Finally. Formula 1 will return this weekend as three months of pent-up energy is released at the Red Bull Ring in Austria.
Twenty rusty racing drivers, all with points to prove at a track with long straights, hard-braking zones and tight-radius corners that suck you in to passing moves that are brilliantly daring or ambitiously foolhardy, depending on the outcome… What could possibly go wrong?
Just eight grands prix at six European circuits are confirmed so far, with an intention to add more beyond September. Whatever the final number, this is new territory for drivers used to racing more than 20 times per season, and fewer rounds means any failure to finish, through technical or human error, could be catastrophic for championship hopes. F1 drivers always live in a zone of heightened intensity, but this half-season will test their resilience as never before.
Lewis Hamilton’s pressure points
Back in February, about a century ago, pre-season testing suggested that Mercedes-AMG had a clear edge. Quelle surprise. Lewis Hamilton is in great shape to claim an astonishing seventh F1 world championship. But that doesn’t mean he will.
Back in 2016, his teammate Nico Rosberg won the first four rounds, and although Hamilton rallied with a string of mid-season victories, he was scuppered by uncharacteristically poor reliability. He ran out of races to make up for what he had lost, as his nemesis claimed an unlikely title. Could history repeat itself?
The guy in the other Silver Arrow will believe so. Valtteri Bottas has flattered in the past only to fall flat, but he has the proven speed to beat Hamilton – when the stars align. A convincing winner in Austria three years ago, he has to be astronomical this weekend to make Hamilton sweat and create a swell of momentum. It might well be the Finn’s last chance to prove he has the chops for a title bid.
But the past two Austrian Grands Prix have been won by Max Verstappen at Red Bull Racing’s home circuit. There’s growing belief that the 22-year-old is the man most likely to depose Hamilton and, if his new Red Bull-Honda empowers him to claim a Spielberg hat-trick on Sunday, he’ll fancy his chances to do it all again the following weekend when F1 completes its first doubleheader at the same track. It’s just a shame his travelling orange army of Klaxon-blaring Dutch fans can’t this time invade this beautiful corner of Styria, as they have these past few years. As the recent return of Premier League football matches has shown, sport loses its sense of purpose when played in front of empty grandstands.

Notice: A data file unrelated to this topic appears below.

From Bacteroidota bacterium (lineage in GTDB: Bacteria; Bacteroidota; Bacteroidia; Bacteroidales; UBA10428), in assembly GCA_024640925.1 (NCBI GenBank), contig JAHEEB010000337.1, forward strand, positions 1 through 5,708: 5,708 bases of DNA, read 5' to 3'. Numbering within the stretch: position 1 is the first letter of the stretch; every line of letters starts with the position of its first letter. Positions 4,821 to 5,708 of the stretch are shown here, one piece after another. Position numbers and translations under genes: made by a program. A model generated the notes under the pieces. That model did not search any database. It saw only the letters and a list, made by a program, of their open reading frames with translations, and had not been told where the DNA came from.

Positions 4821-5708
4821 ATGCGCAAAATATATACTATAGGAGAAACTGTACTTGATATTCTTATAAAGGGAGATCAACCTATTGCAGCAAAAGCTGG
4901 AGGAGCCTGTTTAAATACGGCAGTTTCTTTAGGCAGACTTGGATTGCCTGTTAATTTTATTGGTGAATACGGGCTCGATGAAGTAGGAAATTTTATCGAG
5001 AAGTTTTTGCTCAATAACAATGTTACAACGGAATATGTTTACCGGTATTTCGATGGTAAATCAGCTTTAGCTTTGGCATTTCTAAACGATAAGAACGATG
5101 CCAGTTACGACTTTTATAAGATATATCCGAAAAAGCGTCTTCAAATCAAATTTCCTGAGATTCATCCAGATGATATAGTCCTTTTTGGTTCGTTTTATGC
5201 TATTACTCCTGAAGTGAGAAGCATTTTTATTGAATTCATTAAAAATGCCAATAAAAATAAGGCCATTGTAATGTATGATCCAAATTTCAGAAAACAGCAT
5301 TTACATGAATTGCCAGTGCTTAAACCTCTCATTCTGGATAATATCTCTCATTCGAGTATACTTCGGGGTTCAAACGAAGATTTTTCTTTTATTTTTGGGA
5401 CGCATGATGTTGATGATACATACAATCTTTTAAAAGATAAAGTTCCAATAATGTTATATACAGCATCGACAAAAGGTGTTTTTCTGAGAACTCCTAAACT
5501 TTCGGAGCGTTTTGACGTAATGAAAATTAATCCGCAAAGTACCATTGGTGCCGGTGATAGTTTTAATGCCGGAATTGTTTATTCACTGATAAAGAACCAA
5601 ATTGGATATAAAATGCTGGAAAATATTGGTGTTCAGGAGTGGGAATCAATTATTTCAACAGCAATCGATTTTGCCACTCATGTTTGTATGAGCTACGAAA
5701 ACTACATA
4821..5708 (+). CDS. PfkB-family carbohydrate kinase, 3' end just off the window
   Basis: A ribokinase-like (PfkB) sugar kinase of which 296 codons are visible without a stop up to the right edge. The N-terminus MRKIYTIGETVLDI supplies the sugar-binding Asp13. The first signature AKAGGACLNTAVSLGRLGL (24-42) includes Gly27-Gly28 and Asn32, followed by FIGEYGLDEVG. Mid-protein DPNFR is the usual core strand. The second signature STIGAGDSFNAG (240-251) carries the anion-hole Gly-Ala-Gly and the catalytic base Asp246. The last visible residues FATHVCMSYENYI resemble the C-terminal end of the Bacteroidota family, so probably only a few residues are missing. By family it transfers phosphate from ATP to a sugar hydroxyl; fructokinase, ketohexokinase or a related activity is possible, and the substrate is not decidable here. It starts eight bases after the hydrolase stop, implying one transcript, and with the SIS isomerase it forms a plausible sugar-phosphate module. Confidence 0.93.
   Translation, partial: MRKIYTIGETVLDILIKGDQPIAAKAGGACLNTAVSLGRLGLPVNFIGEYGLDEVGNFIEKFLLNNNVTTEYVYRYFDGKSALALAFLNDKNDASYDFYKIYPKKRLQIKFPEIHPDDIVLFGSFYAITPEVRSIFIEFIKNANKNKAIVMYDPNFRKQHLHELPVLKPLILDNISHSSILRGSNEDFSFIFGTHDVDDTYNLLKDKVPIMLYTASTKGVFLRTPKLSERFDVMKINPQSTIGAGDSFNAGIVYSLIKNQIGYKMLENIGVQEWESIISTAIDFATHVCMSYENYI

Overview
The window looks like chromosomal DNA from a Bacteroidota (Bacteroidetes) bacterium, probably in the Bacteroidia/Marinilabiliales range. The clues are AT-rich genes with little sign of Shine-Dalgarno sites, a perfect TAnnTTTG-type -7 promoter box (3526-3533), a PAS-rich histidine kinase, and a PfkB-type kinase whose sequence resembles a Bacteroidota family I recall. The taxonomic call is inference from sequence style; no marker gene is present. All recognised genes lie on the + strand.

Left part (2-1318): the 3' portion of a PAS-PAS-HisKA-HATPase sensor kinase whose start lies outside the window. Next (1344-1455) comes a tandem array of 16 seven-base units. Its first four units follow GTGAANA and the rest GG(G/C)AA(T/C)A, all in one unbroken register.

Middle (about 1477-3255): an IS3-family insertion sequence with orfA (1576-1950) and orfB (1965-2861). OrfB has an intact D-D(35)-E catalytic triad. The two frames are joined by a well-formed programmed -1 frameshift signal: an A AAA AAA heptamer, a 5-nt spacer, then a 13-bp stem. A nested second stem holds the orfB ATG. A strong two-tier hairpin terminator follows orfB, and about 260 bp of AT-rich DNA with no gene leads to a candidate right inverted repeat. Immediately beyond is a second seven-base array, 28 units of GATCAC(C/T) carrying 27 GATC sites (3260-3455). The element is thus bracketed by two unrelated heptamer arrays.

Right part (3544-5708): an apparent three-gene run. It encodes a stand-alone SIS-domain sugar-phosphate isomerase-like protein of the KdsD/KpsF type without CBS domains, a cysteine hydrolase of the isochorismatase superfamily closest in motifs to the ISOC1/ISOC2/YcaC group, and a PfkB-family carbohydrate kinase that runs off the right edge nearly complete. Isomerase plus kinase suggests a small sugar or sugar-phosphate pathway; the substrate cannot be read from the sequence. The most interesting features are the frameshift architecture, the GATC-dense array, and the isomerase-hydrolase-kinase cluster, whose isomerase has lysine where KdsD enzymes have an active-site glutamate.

Beyond Red Bull, where will Ferrari fit in, and which Sebastian Vettel will turn up now that he knows his time in red is nearly up? Is he really still hungry for an F1 future in new colours? If so, he needs to show it, and fast.
Then there’s Daniel Ricciardo and Carlos Sainz also racing for teams they will be leaving at season’s end; Williams fighting for its survival; a new generation of fine young talents, including Lando Norris, George Russell and Alex Albon, eager to add their own spice to the pot; and Fernando Alonso ready to pounce on any opportunity to add a fitting career coda to his turbulent F1 story. Game on.
Tempelhof zoom for Formula E
Extreme times call for extreme measures and, in motorsport, race promoters and organisers are testing new levels of flexibility to get back on track. But once again, Formula E has taken the biscuit (and swallowed it with a single bite) when it comes to original thinking.
Racing around major urban conurbations, of all places, seemed impossible under social distancing restrictions, as the electric single-seater series’ founder, Alejandro Agag, was ready to admit just a few weeks ago. But now Formula E has come up with a slightly nutty – and yet somehow entirely logical – solution to complete its 2019/20 season.
Six races in just nine days will be run in August, and all at the same venue. The concrete expanse around Berlin Tempelhof Airport is already established as one of Formula E’s best racing venues, and its space means three entirely different layouts can be created for a trio of double-headers, two of which will take place midweek. The races will take place on 5-6, 8-9 and 12-13 August, creating a ‘festival’ of electric motor racing – although Germany’s strict ban on public events until the end of September means it will all inevitably play out behind closed doors.
Critics will scoff, as they do at anything Formula E comes up with. But credit is due to Agag and his team: with five rounds already run, the season has been saved from becoming null and void, with an added dose of novelty.
Then on 14 August, the 1000- odd people involved in this circus can breathe a sigh and take a good, long lie down.
Alex Zanardi hurt in road collision
As I write, Alex Zanardi is in a “serious but stable” condition following his collision with a truck while competing in a handbike race in Italy on 19 June. The former F1 driver and double Indycar champion has been through so much in his life, most obviously losing both legs in a CART crash at the Lausitzring oval in 2001, then fighting back not only to race BMW touring cars but also to become a four-time Paralympic gold medallist at London 2012 and Rio 2016. Now this. It’s hard to take in.
I was lucky enough to interview Zanardi at Goodwood in the summer of 2016, not long before his glory in Brazil. Racing drivers who have been around the block a few times tend to be charismatic, funny and full of life. But Alex… he’s something else. Forza, you crazy diamond.